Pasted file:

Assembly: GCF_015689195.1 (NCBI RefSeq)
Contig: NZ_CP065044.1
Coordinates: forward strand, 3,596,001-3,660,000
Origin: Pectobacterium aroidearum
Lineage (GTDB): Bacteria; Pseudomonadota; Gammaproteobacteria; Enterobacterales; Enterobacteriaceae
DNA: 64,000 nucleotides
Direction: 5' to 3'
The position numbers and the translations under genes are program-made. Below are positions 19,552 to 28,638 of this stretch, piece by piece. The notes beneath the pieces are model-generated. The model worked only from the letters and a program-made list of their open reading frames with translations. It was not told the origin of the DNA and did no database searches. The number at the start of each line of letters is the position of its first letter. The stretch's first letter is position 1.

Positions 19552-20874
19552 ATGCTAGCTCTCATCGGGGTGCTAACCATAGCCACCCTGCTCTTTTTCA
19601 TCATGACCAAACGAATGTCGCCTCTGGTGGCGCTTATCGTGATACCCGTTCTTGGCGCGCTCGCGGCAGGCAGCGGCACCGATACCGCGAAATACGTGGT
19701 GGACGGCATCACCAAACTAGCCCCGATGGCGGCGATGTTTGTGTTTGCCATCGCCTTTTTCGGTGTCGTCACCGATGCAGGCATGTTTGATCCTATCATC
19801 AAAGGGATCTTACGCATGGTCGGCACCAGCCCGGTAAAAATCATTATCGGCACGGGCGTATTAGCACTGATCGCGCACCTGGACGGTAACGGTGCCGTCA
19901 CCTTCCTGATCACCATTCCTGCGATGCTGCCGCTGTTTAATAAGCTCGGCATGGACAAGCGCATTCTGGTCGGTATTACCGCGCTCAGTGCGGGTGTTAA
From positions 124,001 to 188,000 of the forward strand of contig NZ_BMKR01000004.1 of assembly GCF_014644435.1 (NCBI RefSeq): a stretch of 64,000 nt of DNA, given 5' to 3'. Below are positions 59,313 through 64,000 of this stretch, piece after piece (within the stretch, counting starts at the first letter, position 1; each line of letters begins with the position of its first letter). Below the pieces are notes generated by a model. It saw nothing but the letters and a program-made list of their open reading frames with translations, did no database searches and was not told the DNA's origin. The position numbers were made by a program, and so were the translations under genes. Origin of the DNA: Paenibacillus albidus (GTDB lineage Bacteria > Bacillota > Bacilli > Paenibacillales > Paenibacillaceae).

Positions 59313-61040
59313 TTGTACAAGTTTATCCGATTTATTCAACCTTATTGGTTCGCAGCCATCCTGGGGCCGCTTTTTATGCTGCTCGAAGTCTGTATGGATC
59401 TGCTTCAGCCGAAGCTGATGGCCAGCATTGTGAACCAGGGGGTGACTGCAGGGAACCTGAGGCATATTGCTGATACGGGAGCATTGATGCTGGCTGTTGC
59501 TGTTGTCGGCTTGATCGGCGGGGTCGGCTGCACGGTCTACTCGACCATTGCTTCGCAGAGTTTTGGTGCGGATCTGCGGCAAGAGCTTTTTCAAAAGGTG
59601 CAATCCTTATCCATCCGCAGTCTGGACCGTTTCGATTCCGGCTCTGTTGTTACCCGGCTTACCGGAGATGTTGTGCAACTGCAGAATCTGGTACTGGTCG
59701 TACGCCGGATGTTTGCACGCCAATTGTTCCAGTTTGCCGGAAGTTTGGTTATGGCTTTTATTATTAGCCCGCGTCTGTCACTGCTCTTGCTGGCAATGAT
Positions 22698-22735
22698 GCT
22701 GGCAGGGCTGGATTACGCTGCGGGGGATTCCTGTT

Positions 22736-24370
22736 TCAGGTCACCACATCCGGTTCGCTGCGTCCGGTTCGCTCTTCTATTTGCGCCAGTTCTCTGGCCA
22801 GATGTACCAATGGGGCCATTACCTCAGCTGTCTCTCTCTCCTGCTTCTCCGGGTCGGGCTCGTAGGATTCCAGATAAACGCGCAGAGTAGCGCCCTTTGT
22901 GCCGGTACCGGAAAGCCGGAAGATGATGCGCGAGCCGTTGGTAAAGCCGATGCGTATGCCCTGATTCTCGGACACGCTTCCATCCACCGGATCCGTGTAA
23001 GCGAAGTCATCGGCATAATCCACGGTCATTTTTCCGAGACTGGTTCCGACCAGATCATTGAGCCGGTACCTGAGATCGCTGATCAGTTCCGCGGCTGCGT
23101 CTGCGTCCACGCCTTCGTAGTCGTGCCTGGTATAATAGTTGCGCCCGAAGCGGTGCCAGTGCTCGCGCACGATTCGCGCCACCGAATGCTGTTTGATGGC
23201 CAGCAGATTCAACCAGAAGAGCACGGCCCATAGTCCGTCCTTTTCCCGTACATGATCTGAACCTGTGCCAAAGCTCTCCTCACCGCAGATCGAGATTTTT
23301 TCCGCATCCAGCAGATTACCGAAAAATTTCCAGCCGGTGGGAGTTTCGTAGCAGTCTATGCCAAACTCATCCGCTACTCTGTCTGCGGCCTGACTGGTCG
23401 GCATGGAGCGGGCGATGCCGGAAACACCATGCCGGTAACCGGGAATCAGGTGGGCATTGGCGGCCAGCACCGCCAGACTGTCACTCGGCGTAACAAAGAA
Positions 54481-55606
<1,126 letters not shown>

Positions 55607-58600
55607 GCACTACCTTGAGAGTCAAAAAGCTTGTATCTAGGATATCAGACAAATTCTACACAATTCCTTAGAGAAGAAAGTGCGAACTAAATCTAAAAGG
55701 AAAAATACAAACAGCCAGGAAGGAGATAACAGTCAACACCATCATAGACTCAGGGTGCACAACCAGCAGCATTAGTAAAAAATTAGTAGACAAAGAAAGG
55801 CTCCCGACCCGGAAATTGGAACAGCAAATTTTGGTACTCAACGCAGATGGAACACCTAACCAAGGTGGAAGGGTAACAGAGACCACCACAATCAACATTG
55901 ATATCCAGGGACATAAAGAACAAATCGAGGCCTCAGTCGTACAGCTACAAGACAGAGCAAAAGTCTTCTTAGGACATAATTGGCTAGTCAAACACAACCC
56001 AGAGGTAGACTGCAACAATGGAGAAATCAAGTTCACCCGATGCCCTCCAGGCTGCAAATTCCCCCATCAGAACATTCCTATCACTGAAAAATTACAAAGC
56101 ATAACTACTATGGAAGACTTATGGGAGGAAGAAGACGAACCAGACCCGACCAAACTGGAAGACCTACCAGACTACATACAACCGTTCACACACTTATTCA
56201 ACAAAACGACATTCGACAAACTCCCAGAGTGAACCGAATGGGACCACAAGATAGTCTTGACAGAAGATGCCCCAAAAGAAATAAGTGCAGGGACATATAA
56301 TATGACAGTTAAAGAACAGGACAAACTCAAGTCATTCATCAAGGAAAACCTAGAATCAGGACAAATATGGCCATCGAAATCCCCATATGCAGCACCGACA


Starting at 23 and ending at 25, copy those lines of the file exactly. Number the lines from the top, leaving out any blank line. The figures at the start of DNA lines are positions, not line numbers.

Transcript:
22698 GCT
22701 GGCAGGGCTGGATTACGCTGCGGGGGATTCCTGTT

Positions 22736-24370